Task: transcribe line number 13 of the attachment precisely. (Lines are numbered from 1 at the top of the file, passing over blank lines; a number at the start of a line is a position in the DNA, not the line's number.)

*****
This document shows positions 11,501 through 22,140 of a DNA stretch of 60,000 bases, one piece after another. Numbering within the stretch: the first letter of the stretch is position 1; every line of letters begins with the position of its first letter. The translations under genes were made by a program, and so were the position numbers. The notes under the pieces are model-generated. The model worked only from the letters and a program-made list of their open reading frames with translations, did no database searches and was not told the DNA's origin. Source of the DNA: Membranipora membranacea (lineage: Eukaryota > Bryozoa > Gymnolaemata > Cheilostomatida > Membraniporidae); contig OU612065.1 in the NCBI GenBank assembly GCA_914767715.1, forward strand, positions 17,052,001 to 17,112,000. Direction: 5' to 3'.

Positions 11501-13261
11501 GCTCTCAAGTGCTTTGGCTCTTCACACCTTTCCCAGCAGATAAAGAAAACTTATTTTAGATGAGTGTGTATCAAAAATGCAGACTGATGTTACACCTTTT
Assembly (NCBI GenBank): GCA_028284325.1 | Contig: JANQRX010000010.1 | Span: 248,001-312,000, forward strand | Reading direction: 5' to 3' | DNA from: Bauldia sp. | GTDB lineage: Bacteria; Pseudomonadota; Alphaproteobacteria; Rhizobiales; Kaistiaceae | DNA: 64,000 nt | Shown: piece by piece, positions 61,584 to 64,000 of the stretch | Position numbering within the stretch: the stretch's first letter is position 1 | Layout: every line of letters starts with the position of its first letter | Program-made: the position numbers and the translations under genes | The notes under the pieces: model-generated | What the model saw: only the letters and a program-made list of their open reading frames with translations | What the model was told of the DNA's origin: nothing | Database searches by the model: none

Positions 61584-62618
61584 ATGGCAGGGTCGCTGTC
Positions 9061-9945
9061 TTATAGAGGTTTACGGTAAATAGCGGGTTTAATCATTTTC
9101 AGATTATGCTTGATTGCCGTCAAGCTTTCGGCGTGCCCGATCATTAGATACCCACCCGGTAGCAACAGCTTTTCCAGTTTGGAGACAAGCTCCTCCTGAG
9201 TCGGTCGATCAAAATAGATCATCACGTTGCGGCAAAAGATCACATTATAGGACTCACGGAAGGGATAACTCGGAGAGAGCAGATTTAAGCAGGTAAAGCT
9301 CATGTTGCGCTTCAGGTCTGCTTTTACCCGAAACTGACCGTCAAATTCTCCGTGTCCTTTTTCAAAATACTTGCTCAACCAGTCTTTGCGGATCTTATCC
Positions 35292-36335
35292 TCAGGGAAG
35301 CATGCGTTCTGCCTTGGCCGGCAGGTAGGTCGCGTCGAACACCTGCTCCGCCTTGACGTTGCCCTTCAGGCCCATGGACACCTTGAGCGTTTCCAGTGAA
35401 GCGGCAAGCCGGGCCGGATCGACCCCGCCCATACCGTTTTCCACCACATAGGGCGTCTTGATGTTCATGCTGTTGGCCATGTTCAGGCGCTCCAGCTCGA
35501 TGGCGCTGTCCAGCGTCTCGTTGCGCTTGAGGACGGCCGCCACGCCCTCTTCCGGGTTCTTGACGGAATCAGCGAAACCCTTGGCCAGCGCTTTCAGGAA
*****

35292 TCAGGGAAG